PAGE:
Keep in mind that the main reason people settle for low quality is that doing things at the highest quality level requires more effort, and some people are lazy. However, if people are constantly pushed to do things at high quality, doing things correctly will soon become effortless.

Continuous integration and tests saves everybody’s time

To support the review process by humans, all software projects should have a CI in place that runs automatic tests on every code change and helps detect at least all easily detectable regressions. Code submissions with failing CI typically don’t attract many reviewers, so submitters should review and fix all CI issues themselves as soon as possible.

On a related note, all high quality code submissions that change the program’s behavior should also update and extend the associated test code. If, for example, the software project has unit tests, and a submitter sends new code without new unit tests, the reviewer should request the submitter to write the missing tests. This feedback can even be automatic – a good CI system could detect a drop in test coverage.

Communicate clearly and precisely

In the review process, it is important that both the submitter and the reviewer communicate clearly and precisely.

From the reviewer’s side, this means that the reviewer should be clear on what things are required from the submitter and what things are just nice to have. If a reviewer thinks the whole approach is bad, they should be frank and reject the submission from the get go.

From the submitter’s side, the initial submission should be as complete as possible. If code is submitted for review (e.g. Pull Request or Merge Request) but it does not have the final contents, the submitter should be explicit about this and prefix their git commits or the review title with WIP: to signify that it is work-in-progress.

In my experience, the typical reason for code submissions and reviews getting stalled is simply unclear communication. The code submitted might be fully correct, but the plain English part is lacking, leading to miscommunication. Typically, reviewers also postpone diving into submissions that they don’t understand at first glance, as having to do detective work to figure out an unclear code submission can feel overwhelming. Therefore, the best way to ensure submissions are reviewed timeously is to communicate clearly.

Avoid noise, maximize “signal”

Needless to say, both submitter and reviewer should know how to properly use the review tool. For example, both GitHub and GitLab have “Start review” and “Finish review” features that allow the reviewer to write multiple comments without spamming the submitter with multiple emails. Pressing “Finish review” will trigger the submission of one single email with all comments. Most systems also have buttons for requesting review and re-requesting review that the submitter should use to communicate clearly when the review feedback is addressed.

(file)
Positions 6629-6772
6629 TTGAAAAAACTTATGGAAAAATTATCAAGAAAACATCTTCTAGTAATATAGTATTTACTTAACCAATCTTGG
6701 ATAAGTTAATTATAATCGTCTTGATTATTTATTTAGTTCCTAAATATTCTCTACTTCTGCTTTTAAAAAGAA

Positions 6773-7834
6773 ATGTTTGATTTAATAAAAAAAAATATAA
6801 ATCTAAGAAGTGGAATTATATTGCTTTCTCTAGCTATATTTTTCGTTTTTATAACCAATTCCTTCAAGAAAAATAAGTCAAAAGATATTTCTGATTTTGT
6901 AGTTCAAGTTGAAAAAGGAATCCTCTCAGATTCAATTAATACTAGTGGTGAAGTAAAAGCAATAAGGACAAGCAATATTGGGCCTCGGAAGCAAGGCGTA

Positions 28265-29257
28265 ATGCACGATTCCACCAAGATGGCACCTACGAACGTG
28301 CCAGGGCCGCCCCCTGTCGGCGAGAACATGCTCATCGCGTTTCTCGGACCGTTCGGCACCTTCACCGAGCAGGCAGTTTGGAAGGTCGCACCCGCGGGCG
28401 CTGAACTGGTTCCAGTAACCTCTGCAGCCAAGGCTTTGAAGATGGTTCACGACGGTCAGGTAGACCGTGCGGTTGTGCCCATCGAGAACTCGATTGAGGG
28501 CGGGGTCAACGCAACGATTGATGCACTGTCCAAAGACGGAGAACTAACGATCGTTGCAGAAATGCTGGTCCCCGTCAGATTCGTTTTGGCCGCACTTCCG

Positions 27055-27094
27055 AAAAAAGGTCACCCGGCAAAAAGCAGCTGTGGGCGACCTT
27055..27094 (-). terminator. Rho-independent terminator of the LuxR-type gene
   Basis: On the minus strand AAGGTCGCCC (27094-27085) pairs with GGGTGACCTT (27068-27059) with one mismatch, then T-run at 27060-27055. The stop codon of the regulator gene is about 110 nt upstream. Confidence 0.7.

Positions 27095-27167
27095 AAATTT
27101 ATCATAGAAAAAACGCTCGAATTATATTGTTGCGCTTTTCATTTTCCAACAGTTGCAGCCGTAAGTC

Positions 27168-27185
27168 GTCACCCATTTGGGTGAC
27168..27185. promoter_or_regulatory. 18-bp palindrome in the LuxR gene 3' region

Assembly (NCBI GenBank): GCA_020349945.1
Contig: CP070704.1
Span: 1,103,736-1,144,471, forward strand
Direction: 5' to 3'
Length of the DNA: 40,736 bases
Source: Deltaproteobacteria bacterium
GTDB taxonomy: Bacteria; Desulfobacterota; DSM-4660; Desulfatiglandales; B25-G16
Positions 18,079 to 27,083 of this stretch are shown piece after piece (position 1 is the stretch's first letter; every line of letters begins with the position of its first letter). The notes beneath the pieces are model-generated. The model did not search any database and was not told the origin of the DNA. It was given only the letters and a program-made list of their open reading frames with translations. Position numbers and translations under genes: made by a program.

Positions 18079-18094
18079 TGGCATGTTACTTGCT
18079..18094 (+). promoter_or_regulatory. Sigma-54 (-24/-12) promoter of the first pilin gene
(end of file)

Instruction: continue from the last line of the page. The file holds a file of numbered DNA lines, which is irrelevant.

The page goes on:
When a submitter re-submits code for review, they should always use git push --force. The reviewer is always looking at the submission with the question “Is this ready to be merged?” in their mind, and the submission they look at should be the final polished code. There should be no WIP commits or multiple intermediate git commits – the reviewer is not interested in how the submitter ended up with the correct end result. Only the final version matters.

Respect people’s time, prioritize correctly

Reviews require time. The submitter should be extra diligent not to waste the reviewer’s time. Likewise, the reviewer should try to review as quickly as possible, or at least share their initial impression as a quick short comment.

If reviewers are short on time, they should prioritize re-reviewing submissions they’ve already once given feedback on. People who already have context about something should continue on it, as it is most efficient for them. Other people on the team are more likely to review code submissions that have no reviews at all.

Likewise, submitters should prioritize responding to review feedback and updating and polishing their existing submissions as soon as possible. A reviewer is much more likely to re-review and approve a submission they have already looked at a couple days earlier than submissions that have been lingering for weeks or months.

Honor original code, let submitters feel ownership

A code submission and the review process serves as a process for the new submitter to become initiated with the software project. Reviewers should keep this in mind, and not rush to grab the code, but put in a little extra effort to guide the submitter on code base and on the quality bar. Reviewers might feel frustrated at times, but that is not an excuse for bad behaviour.